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Note the wires in the second picture.  Before I mounted the bars I made a couple of security straps.  I figured that by some chance one of the bars would come off I  Attached 16g wire with heavy duty eyelets to each bar.  That way I will not loose any more support bar if they cam unglued.

The next question was how to adhere the support bars to the fiberglass.  I felt that my 2 low tech options were JB weld or Gorilla glue. I research both, and both seemed to be a reasonable option for adhering aluminum to fiberglass.  I have used Gorilla glue a few times and never had any problems with it besides the bottle has a short life span in Oregons high humidity after it is opened. The JB Weld had a fractionally higher shear factor than the Gorilla glue did, and I have use JB weld in so many applications and it has never failed.   I flipped a coin and JB Weld won, although it might have been a 2 headed coin.  I ended up using 1 package of the Professional size JB Weld, and one of the regular size. to do the job.  I used a Bondo plastic putty tool to spread the JB weld.  I  put a small amount on the fiberglass just enough to fill the cross hatching squeegeed across the fiberglass.  Then I put a large amount on the Aluminum cross hatching.  Put the Aluminum bar in placed and then clamped.  Note the trim piece in place.


Below is of one of the bar ends.  The puddle of JB Weld on the inside of the bar is what pushed up through the 1/4-20 holes.


Here are the tools I used for the JB weld.  The 3M adhesive remover worked great for cleaning up the JB Weld (sometimes I can make a mess).


The final Product. I secured the wires with GB 1” square adhesive back wire tie downs to keep the wires out of the way.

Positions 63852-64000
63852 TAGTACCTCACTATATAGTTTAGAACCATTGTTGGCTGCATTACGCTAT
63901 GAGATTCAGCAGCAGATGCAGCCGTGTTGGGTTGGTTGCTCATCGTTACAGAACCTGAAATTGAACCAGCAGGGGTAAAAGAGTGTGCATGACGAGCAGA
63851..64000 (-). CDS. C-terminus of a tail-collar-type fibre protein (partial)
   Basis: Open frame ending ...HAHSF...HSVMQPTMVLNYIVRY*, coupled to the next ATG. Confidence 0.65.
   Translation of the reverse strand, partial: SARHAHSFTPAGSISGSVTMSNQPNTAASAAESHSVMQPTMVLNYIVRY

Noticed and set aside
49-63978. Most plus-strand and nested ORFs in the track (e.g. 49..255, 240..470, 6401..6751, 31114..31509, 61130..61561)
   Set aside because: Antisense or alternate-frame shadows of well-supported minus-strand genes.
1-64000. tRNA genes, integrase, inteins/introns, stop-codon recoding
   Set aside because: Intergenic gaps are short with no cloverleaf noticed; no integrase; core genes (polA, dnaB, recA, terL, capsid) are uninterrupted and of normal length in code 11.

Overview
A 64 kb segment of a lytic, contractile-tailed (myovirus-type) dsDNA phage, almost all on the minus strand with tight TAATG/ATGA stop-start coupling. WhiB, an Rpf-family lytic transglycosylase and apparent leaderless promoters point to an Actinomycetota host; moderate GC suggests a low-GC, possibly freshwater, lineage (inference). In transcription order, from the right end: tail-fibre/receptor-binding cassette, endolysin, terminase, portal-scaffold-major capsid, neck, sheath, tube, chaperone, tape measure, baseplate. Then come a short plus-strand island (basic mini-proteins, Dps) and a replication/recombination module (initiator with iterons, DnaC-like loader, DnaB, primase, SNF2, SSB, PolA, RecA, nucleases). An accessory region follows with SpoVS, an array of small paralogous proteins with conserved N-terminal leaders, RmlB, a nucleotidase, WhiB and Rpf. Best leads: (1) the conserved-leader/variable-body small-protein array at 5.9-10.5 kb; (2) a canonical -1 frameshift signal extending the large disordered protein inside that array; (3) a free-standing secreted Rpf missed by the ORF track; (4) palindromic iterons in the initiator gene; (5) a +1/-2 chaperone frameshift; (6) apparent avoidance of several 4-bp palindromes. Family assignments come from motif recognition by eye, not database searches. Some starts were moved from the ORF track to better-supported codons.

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Early 1999 Ford F250 SD 7.3L Diesel 

2020 Elite II Twin -  Hull # 648

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We had the same issue. At our delivery in March 2022 the right hand aluminum block fell off in front of us.  Oliver tech attempted reattachment and we were told all was good to go. Two days later when we arrived home in FL, I took off the propane cover to discover the aluminum block was missing.  I could only hope it had not damaged a vehicle behind us, that piece of aluminum could be a nasty projectile.  I need to do a thorough inspection of the underside of the trailer. I sent pictures to Oliver and they sent me a new block and instructed me to use JB Weld for the reattach.  I wonder how prevalent this issue might be and if JB Weld is the fix why are they using the clear glue at the factory?    



Patrick and Danielle Wolfe / 2022 LE II Tail #22-1052 / 2023 GMC 2500HD SLT 6.6L Gas

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  • 2 weeks later...

I lost one of the smaller blocks off of our 2022 LE II as well. Seems like a serious quality control issue. Oliver sent me a new block and adhesive but without the "gun" for the adhesive, it failed to dispense correctly before oozing out all over my hands. I ended up using Gorilla Glue epoxy to reattach it as I've had great success with that product in the past. I also took some wire and looped it through each block then used epoxy to attach the ends to the fiberglass shell. This way if another block comes off, I should at least be able to prevent losing it. Is this a historical problem with all Olivers or a new issue?